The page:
Oh yeah…that bathroom I mentioned earlier in the week, it really wasn’t that bad.  Primitive, but Sandra kept it very clean and stocked with fresh water for flushing (it was connected to septic tank).

Still, the new bathroom, with an easy flush toilet, sink, and shower would be a huge improvement for them.

Then we set to work removing nails from boards.  Both the nails and the boards were to be kept for use in other projects.  Those nails did NOT want to come out!  We spent an hour sweating over those stupid boards.  I hit my hand with the hammer.  I wacked my ankle on a flying board (flying because in an effort to get a nail out, I was wacking it against a rock and it went flying).  Then the thought occured to me that if we added a small stone under the hammer, it might work better.  And they came out like butter.  Simple physics……

We had some help. This little guy hung out with us for most of the week, and was eager to help out with whatever he could.

Sadit spend much of the day running errands, picking up things that were needed. On his motorcycle. He even gave Loretta and I rides around the neighborhood, which (for me) was totally crazy.

We had asked Merphran not to make an extra trip out (it was 45 minutes away from the church, so that would be at least an extra hour and a half of driving) with our lunches, so we gathered all our snacks and shared. Then we asked our interpreter, Sammy, to walk us down the road to the little pulperia for a few more snacks. And just for the novelty of it. We had time to talk to Sadit about his community. While he is a teacher, most of the other men in the village are farm workers. They primarily work in the banana or melon fields, which surround the town. It was laundry day, so everyone had their wash drying on the line and making the whole place smell fresh and clean.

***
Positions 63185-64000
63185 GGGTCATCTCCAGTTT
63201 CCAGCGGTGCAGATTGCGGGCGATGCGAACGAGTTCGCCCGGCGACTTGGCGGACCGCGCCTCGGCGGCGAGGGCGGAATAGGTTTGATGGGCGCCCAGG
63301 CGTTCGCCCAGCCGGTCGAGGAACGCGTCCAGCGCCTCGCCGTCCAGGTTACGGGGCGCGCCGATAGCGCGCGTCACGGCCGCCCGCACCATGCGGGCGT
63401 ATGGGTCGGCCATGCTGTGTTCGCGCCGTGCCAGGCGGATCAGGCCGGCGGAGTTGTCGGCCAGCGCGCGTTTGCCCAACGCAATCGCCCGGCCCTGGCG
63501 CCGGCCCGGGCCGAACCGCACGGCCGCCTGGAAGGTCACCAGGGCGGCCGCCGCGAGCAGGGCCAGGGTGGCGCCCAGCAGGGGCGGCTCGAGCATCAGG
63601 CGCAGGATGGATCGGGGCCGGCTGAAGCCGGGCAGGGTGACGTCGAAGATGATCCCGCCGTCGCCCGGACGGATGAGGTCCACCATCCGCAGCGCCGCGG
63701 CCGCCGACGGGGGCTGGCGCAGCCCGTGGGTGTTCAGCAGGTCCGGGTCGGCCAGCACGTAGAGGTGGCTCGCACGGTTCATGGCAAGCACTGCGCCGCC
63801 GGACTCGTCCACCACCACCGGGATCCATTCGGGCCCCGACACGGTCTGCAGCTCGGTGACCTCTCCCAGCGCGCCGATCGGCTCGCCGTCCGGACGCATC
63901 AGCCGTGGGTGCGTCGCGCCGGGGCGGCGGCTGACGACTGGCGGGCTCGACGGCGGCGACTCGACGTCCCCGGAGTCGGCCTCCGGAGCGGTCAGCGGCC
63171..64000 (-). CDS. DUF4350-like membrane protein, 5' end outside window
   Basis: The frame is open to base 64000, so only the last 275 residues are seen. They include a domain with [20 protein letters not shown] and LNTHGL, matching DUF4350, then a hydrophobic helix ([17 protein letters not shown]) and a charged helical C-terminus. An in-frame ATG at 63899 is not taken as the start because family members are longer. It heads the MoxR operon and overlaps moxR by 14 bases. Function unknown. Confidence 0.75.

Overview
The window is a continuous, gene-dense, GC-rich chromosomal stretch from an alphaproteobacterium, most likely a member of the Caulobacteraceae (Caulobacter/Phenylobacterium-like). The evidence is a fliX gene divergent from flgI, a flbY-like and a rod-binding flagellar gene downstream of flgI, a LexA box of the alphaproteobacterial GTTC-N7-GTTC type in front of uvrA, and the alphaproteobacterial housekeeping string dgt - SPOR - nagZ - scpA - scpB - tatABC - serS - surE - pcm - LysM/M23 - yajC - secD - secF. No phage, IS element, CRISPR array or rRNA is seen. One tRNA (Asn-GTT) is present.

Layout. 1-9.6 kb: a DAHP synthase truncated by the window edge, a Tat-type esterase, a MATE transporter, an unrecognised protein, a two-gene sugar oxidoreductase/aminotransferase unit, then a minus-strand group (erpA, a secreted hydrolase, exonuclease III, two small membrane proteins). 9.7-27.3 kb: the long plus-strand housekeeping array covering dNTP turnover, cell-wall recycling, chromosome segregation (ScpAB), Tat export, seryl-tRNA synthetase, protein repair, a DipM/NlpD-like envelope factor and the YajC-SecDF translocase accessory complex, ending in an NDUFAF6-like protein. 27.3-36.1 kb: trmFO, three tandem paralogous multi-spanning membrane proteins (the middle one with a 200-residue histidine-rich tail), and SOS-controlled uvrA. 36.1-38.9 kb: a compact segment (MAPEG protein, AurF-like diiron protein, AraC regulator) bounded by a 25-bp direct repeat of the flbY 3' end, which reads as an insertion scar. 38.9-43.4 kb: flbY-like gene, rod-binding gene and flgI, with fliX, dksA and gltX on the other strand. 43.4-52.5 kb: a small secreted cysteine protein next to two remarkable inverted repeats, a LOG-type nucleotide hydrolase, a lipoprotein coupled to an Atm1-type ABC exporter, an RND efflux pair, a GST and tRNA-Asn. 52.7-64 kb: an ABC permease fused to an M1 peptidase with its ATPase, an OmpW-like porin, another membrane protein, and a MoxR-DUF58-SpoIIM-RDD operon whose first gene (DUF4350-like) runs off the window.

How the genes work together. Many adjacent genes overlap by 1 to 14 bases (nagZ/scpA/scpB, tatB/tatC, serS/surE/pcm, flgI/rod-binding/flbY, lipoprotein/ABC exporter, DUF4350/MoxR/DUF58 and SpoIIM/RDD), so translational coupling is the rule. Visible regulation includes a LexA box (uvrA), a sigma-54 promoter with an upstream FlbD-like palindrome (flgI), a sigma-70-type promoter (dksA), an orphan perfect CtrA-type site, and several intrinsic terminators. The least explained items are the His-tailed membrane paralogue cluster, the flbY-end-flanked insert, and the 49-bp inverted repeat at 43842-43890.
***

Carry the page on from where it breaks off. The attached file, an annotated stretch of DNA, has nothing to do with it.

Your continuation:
Then, the people began to show up. Everyone who had come by to help with the house all week, they had gone home, changed into their finest clothes, and came to take part in the celebration. The women helped Sandra slice and prepare fruits and vegetables. The men helped to set up sound equipment for music, and the grills for cooking the meet. The kids sat and patiently waited. For several hours. Without complaining or fighting with each other.

Then the big blue bus pulled up with the rest of our team. We showed everyone around a bit, so that those who had not yet been to this house could see everything.

Then, the dedication began. Both our pastor (Tim) and the head pastor in Honduras (Dago) said a few words:

Kevin Wickey had been our foreman at this house, working hard here every day, so he gave the keys over to Sandra and Sadit. His wife, Judy, gave them a few housewarming gifts. A Bible and a small plaque with Joshua 24:15 in Spanish on it.

They were so sweet, and grateful. It’s pretty amazing to think that these are not just friends we’ve made for life, but even if we never make it back to visit them in Jutiapa, one day we will see them in heaven, and be able to talk about the great week on earth that we shared.

Some real hard workers! These are the guys that really knew what they are doing. Thank goodness, because I can’t imagine what a house would end up looking like if I were left to my own devices to build it!

Sadit sang some worship songs, and others from the church in La Ceiba joined him as well.

Some people leave an imprint on your heart, and I know that Sadit and Sandra will forever be in mine.

This entry was published on April 5, 2011 at 10:34 am and is filed under Uncategorized. Bookmark the permalink. Follow any comments here with the RSS feed for this post.